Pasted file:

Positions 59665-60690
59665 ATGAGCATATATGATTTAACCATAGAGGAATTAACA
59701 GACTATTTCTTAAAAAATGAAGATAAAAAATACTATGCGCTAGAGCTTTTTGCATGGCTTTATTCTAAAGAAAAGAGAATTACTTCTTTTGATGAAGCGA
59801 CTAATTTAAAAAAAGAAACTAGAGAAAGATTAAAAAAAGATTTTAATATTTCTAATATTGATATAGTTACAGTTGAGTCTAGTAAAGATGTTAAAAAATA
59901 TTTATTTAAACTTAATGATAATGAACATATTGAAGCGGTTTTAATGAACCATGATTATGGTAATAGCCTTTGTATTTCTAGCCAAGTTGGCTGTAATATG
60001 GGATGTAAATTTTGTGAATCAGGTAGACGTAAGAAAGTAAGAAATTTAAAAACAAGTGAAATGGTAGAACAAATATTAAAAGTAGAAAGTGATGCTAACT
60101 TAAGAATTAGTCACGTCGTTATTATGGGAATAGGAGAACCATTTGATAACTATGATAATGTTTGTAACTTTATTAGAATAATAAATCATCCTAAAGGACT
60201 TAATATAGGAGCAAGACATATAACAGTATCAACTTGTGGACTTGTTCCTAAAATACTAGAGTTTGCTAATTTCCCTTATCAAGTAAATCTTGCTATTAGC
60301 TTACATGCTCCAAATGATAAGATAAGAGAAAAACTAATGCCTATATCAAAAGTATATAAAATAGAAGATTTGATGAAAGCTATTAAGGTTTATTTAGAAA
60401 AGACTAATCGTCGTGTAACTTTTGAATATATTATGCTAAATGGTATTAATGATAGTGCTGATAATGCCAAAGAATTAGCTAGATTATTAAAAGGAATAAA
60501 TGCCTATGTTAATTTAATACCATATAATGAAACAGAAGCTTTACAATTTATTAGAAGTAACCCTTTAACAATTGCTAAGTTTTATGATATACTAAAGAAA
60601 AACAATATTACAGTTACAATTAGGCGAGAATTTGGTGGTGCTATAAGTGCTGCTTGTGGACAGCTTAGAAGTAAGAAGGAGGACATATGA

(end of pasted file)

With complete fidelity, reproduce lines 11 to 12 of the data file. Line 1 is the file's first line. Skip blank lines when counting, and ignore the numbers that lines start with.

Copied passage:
60501 TGCCTATGTTAATTTAATACCATATAATGAAACAGAAGCTTTACAATTTATTAGAAGTAACCCTTTAACAATTGCTAAGTTTTATGATATACTAAAGAAA
60601 AACAATATTACAGTTACAATTAGGCGAGAATTTGGTGGTGCTATAAGTGCTGCTTGTGGACAGCTTAGAAGTAAGAAGGAGGACATATGA